Federal troops surrounded a local legislature in the Brazilian city of Salvador early Monday after it had been taken over by armed police officers whose strike action has sent homicides spiraling.
Local media reported that electricity supply to the building had also been cut off as authorities stepped up pressure on the strikers to surrender.
A force of 3,500 army, navy and federal police had practically taken control of the northeastern state of Bahia after leading police officers went on strike on Wednesday demanding higher pay.
Homicides have skyrocketed since the strike. State officials said 83 murders were reported over the past five days, more than twice the number for the same period last year. Assaults and store lootings also increased.
The head of the state legislature, Marcelo Nilo, urged the strikers to leave the building. The site "cannot be used as a refuge for those fleeing justice," Nilo said.
But strike leader Marcos Prisco said the police officers were determined to resist.
"An attack by the army can result in a catastrophe," Prisco warned, according to the G1 website. "I cannot control the reaction of the strikers. It could result in a battle of one armed force against another."
About 4,000 armed policemen and members of their families, including about 300 children, have barricaded themselves in the building, demanding an amnesty, according to Prisco.
"The government knows that 99 percent of us are armed. If they try to evict us there will be a bloodbath," an unidentified police officer told the Folha de Sao Paulo newspaper.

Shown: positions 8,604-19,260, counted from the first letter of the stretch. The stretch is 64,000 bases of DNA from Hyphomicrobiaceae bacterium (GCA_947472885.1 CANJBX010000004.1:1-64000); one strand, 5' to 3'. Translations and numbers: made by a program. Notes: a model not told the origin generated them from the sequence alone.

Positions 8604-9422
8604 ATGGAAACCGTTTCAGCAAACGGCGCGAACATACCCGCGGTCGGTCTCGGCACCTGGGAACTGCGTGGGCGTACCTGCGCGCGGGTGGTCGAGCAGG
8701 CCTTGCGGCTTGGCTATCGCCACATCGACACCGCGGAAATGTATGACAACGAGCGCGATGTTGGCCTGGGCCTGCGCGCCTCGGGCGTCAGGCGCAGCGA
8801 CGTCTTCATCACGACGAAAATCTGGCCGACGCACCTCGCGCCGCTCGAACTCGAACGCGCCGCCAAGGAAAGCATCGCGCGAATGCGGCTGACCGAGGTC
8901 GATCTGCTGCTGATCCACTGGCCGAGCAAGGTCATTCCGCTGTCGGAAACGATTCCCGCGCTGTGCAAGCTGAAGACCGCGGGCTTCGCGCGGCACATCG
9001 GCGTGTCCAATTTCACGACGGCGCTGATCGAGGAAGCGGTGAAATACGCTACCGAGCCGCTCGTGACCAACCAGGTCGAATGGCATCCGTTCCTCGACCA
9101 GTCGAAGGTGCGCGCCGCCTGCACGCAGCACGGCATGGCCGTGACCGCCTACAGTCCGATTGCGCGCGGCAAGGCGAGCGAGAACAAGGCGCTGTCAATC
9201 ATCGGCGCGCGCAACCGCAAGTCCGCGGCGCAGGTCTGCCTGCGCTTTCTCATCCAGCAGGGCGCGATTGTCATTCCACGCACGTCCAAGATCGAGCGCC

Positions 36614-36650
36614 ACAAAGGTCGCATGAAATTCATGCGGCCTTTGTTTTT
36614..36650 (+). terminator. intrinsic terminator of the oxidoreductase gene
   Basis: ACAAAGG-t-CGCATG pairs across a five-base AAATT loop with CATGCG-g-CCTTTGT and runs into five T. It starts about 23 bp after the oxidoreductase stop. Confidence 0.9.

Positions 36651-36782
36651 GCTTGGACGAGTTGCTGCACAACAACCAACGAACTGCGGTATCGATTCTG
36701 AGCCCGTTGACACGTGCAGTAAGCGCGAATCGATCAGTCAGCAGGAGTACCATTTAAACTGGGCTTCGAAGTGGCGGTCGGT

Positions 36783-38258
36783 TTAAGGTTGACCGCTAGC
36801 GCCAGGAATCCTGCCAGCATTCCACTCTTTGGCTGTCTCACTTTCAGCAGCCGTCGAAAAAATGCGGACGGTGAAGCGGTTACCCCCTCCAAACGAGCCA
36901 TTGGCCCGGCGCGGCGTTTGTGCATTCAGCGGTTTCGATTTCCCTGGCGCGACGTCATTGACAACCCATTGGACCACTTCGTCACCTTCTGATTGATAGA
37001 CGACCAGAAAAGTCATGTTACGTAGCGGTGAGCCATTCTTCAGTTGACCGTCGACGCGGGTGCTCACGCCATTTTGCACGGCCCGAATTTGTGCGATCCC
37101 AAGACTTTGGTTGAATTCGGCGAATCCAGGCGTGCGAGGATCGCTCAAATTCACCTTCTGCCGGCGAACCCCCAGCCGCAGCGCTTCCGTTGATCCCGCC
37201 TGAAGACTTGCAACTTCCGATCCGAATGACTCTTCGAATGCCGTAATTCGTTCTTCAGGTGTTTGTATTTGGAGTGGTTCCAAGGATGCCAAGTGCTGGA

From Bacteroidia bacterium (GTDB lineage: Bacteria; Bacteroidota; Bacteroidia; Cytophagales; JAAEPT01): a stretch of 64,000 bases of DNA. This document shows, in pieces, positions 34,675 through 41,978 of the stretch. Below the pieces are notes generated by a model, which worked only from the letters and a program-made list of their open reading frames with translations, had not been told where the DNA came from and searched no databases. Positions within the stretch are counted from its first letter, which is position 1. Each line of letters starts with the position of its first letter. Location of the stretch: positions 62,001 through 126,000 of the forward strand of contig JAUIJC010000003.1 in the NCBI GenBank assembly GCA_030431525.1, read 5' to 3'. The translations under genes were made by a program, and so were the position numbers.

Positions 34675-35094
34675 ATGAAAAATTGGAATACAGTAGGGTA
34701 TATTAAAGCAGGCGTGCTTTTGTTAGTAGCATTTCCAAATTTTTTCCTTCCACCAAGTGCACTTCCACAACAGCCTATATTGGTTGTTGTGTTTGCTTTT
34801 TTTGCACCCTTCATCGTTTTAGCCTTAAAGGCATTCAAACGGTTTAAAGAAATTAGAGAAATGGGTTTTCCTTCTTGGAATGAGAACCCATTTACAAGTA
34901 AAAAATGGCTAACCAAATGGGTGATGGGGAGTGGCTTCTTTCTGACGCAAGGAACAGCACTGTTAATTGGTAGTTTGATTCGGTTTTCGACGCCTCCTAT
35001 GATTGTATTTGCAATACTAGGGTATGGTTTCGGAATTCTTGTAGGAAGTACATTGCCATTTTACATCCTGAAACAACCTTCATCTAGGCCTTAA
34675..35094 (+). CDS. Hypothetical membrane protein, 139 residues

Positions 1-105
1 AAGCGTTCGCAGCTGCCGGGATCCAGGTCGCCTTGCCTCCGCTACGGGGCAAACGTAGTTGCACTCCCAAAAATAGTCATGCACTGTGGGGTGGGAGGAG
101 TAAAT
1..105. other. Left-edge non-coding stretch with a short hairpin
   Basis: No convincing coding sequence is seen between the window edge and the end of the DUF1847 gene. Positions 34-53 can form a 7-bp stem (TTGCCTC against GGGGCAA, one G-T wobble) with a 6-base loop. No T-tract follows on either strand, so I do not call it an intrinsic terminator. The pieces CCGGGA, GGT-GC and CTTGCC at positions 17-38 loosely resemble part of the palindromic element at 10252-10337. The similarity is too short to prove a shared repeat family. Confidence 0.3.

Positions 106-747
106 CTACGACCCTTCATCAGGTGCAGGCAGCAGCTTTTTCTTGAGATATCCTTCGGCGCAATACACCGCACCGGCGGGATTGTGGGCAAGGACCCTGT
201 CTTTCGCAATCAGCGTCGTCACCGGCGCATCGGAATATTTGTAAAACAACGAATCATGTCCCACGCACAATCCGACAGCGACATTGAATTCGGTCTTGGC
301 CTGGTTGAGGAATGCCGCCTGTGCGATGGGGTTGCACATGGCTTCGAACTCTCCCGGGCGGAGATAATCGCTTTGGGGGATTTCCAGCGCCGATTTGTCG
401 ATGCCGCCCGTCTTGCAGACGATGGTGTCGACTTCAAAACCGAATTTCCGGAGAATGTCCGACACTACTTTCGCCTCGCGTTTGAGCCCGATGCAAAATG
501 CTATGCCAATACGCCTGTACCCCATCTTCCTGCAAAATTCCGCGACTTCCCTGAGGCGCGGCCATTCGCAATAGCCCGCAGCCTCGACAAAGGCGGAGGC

One strike leader was arrested on Sunday on charges of "incitement to violence, forming gangs and theft of public property," officials said. Arrest warrants were outstanding against 11 other leaders.
Local residents were fearful.
"For the last two days I have not left my apartment," Italian businessman Marco Baghin told reporters. "It made no sense to risk being attacked or robbed."
Bahia Governor Jaques Wagner has declared the strike illegal.
The strike and the spike in violence came just two weeks before millions of tourists were expected to arrive for Brazil's premier tourist event, the Carnival.
Bahia, Brazil's fourth most populous state with a population of 13.6 million, is an important center for Carnival celebrations.
"This strike, in the way it is being carried out, is unacceptable," Brazilian Justice Minister Jose Eduardo Cardozo said.
Crime fears were having a dire economic affect.
Pedro Galvao, president of the Association of Travel Agencies of Bahia, told Brazil's O Globo newspaper that 10 percent of tourists had already canceled their air and hotel reservations for the Carnival.
Some 10,000 police officers, or one third of the Bahia police force, were on strike, demanding a 50 percent pay raise, better work conditions, and no retaliation, the state Public Safety Department said. The average wage for a state officer is about $867 a month.
Bahia police also went on strike in 2001 for one week demanding a pay raise.